And forgive us our trespasses,
as we forgive those who trespass against us.
And lead us not into temptation,
but deliver us from evil.  Amen.”

Pax et Bonum
Dan Halley, SFO

Т

New Translation of the Mass

In November of 2011, with the start of the new Liturgical year and Advent, there will be a few noticeable changes in the Mass.  It will still be the same ritual for celebrating the Eucharist.  The Mass will still have the same parts, the same patterns, and the same flow as it has had for the past several decades.  It is only the translation of the Latin that is changing.

The new translation seeks to correspond much more closely to the exact words and sentence structure of the Latin text.  At times, this results in a good and faithful rendering of the original meaning.  At other times it produces a rather awkward text in English which is difficult to proclaim and difficult to understand.  Most of those problems affect the texts which priests will proclaim rather than the texts that belong to the congregation as a whole.  It is to the congregation’s texts that I will address with each blog, in a repetitive basis until the start of Advent.

In the words of Vatican II’s Lumen Gentium, #11, the Eucharist is the “source and summit” of Christian life. Anything we can do to understand our liturgy more deeply will draw us closer to God.

The third form of the penitential rite, with the various invocations of Christ (e.g., “You came to call sinners”) will be much the same (not much of a change), though an option is added to conclude each invocation in Greek:

“Kyrie eleison, Christe eleison, Kyrie eleison,”

Which may be used instead of the English: “Lord, have mercy; Christ, have mercy; Lord, have mercy”, as it is presently.  The first two forms (found in the past two previous blogs) may conclude with this threefold litany too, either in English or in Greek.

Material from “Changing How We Pray”,
by Rev. Lawrence E. Mick

 

Т

 

A Franciscan’s Saint of the Day:  St. Conrad of Parzham (1818-1894)

Conrad spent most of his life as porter in Altoetting, Bavaria, letting people into the friary and indirectly encouraging them to let God into their lives.

His parents, Bartholomew and Gertrude Birndorfer, lived near Parzham, Bavaria.  In those days this region was recovering from the Napoleonic wars.  A lover of solitary prayer and a peacemaker as a young man,

Conrad joined the Capuchins as a brother.  He made his profession in 1852 and was assigned to the friary in Altoetting.  That city’s shrine to Mary was very popular; at the nearby Capuchin friary there was a lot of work for the porter, a job Conrad held for 41 years.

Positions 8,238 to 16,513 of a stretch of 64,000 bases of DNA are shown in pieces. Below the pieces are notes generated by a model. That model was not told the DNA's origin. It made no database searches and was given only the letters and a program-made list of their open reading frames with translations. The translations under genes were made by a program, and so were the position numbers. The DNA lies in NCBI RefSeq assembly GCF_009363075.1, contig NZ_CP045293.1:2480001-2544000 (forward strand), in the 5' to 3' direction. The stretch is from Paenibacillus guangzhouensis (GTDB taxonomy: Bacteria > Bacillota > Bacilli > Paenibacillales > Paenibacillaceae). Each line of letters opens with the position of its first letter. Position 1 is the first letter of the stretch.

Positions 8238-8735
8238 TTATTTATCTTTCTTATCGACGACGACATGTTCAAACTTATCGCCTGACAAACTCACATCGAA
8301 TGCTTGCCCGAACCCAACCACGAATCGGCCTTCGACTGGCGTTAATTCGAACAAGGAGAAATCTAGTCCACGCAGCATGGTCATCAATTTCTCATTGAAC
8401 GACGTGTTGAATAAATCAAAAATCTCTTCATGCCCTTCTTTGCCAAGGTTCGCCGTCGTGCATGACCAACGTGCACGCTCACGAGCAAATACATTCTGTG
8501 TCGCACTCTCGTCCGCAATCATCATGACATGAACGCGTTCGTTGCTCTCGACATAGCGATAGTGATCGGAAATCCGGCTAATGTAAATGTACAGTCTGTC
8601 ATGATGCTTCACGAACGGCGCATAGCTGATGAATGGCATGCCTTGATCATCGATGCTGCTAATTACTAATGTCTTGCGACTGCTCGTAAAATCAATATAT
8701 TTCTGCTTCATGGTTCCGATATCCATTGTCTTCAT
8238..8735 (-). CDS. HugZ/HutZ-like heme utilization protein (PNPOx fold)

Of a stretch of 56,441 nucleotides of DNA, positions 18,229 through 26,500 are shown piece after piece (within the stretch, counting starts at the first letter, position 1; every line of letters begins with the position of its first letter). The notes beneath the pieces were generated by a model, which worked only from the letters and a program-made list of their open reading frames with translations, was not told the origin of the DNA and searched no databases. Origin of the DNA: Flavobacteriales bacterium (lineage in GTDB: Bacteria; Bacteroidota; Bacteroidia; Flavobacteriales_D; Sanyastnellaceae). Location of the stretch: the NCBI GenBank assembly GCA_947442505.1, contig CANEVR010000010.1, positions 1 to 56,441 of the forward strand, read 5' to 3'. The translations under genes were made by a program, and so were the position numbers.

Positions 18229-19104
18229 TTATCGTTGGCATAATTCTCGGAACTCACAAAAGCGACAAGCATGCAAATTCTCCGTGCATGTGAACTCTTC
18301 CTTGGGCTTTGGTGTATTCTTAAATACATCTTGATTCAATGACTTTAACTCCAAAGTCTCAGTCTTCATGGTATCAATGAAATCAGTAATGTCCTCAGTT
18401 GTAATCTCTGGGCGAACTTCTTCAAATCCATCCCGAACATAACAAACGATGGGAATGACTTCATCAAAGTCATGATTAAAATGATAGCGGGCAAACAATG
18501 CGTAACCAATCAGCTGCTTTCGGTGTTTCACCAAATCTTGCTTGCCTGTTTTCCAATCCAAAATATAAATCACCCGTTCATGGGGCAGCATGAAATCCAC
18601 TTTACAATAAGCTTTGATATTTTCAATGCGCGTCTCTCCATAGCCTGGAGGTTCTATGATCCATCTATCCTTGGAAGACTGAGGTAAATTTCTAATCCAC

At first some of the other friars were jealous that such a young friar held this important job.  Conrad’s patience and holy life overcame their doubts.  As porter he dealt with many people, obtaining many of the friary supplies and generously providing for the poor who came to the door.  He treated them all with the courtesy Francis expected of his followers.

Conrad’s helpfulness was sometimes unnerving.  Once Father Vincent, seeking quiet to prepare a sermon, went up the bell tower of the church.  Conrad tracked him down when someone wanting to go to confession specifically requested Father Vincent.

Conrad also developed a special rapport with the children of the area.  He enthusiastically promoted the Seraphic Work of Charity, which aided neglected children.

Conrad spent hours in prayer before the Blessed Sacrament.  He regularly asked the Blessed Mother to intercede for him and for the many people he included in his prayers.  The ever-patient Conrad was canonized in 1934.

Comment:

As we can see from his life as well as his words, Conrad of Parzham lived a life that attracted others because of a special quality, something Chesterton alluded to when he wrote, “The moment we have a fixed heart we have a free hand” (Orthodoxy, p. 71).  If we want to understand Conrad, we have to know where he fixed his heart.  Because he was united to God in prayer, everyone felt at ease in Conrad’s presence.

Quote:

“It was God’s will that I should leave everything that was near and dear to me.  I thank him for having called me to religious life where I have found such peace and joy as I could never have found in the world.  My plan of life is chiefly this: to love and suffer, always meditating upon, adoring and admiring God’s unspeakable love for his lowliest creatures” (Letter of Saint Conrad).

Saint of the Day: Lives, Lessons and Feast
By Leonard Foley, O.F.M.;
revised by Pat McCloskey, O.F.M.
(From http://www.americancatholic.org website)

Т

Franciscan Formation Reflection:

Virtues II

What virtues were given to us with the Sacrament of Confirmation?  How often are we aware of trying to use them?

In our spiritual life, is it better (more wholesome) to concentrate on practicing virtues, rather than trying to eradicate vices? What is the practical difference?

Discuss one or two outstanding virtues that impress you about your favorite Saint…

How do these individual virtues compare to societal values today?

Т

Secular Franciscan Order (SFO)
Rule #’s 20 & 21 of 26: